By Joseph 'JP' Patterson
Dutty Artz, the independent record label based in NYC, certainly knows a thing or two about nurturing talent from a grass roots level up. Ever since Matt Shadetek and DJ Rupture started it up in 2008, the label has released left-field grime, house and techno to bass music lovers across the globe. Already a respected name within the industry, Dutty Artz's latest signing is about to give them some extra kudos. A protégé of DJ Rupture, Sierra Leone-born Lamin Fofana is producer and DJ whose African-inspired techno is already adding another edge to ever-growing "EDM" scene. From the age of 15, he began programming rhythms and designing sounds using cracked software, something which has helped mould his sound into what it is today.
From listening to Fofana's music, it's clear he has been influenced by a wide range of musical genres--from American hip-hop to UK grime, and everything in between--but he would later look elsewhere for inspiration. "As a kid, I listened to my parent's record collection, which was a variety of 1960s state-sponsored jazz, dance music from West Africa, Congolese music, 1980s pop, and so on," explains Lamin. "Growing up in the late 1990s and early 2000s, I listened to a lot of hip-hop and R&B. I listened to the radio a great deal: WPGC in Washington DC, and Hot97 in New York City. I also listened to a lot of obscure records, experimental electronic music, Chicago house, Detroit techno, and garage and grime from London."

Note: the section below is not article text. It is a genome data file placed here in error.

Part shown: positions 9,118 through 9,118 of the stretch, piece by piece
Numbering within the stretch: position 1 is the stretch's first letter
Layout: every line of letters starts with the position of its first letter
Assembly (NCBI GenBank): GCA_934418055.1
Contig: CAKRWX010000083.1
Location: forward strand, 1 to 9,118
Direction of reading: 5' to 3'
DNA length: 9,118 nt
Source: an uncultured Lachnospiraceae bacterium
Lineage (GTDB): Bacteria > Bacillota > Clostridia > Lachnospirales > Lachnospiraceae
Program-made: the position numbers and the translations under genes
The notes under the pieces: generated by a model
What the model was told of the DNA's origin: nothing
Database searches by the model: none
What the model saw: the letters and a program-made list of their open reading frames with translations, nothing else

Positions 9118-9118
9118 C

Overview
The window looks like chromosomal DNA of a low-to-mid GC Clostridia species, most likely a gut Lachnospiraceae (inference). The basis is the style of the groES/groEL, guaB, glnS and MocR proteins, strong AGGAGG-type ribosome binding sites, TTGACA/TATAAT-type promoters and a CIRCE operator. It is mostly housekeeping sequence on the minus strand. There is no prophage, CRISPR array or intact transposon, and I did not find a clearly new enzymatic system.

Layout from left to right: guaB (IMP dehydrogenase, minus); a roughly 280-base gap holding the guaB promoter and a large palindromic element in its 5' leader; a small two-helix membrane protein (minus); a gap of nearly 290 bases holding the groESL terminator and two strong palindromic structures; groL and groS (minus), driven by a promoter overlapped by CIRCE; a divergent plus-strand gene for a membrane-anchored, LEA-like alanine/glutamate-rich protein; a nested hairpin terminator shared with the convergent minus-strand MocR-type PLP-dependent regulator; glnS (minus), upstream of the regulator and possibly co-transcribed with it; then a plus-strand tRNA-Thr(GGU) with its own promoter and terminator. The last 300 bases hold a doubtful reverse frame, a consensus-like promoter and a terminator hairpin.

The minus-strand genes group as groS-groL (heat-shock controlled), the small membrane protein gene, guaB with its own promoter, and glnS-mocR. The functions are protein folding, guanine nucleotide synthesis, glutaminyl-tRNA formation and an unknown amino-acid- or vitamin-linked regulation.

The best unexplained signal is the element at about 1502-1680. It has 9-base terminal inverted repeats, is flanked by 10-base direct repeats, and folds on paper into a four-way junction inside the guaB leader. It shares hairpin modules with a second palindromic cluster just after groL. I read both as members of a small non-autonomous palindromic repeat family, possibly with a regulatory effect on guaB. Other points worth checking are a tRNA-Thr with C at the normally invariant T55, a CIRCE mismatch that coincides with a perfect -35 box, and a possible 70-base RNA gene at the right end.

He continues: "At some point in my late teens, though, I found myself increasingly disappointed and unable to relate to a lot of contemporary hip-hop and R&B, and a good amount of electronic music, for that matter. It was all so fleeting. That just pushed me to dig deeper, and I've been searching and finding new, exciting sounds ever since."
Lamin Fofana's new EP, Africans Are Real, contains many sounds found in Africa. However, it wasn't something that he purposely set out to force on his listeners. For him, it was just the natural thing to do. "I don't think it's important to incorporate African elements in my music," he says. "What's more important is knowing who you are and where you're from. The bulk of the music I make may have nothing to do with my background: where I grew up, my age, education, sex, etc. When I make music, I ignore everything: all the noise around me, identity, baggage, etc. I'm not following any formula or blueprint. If you hear African sounds in my creations, it's something that happens naturally, or subconsciously. It's just who I am."
This also appeared over at the Village Voice: H E R E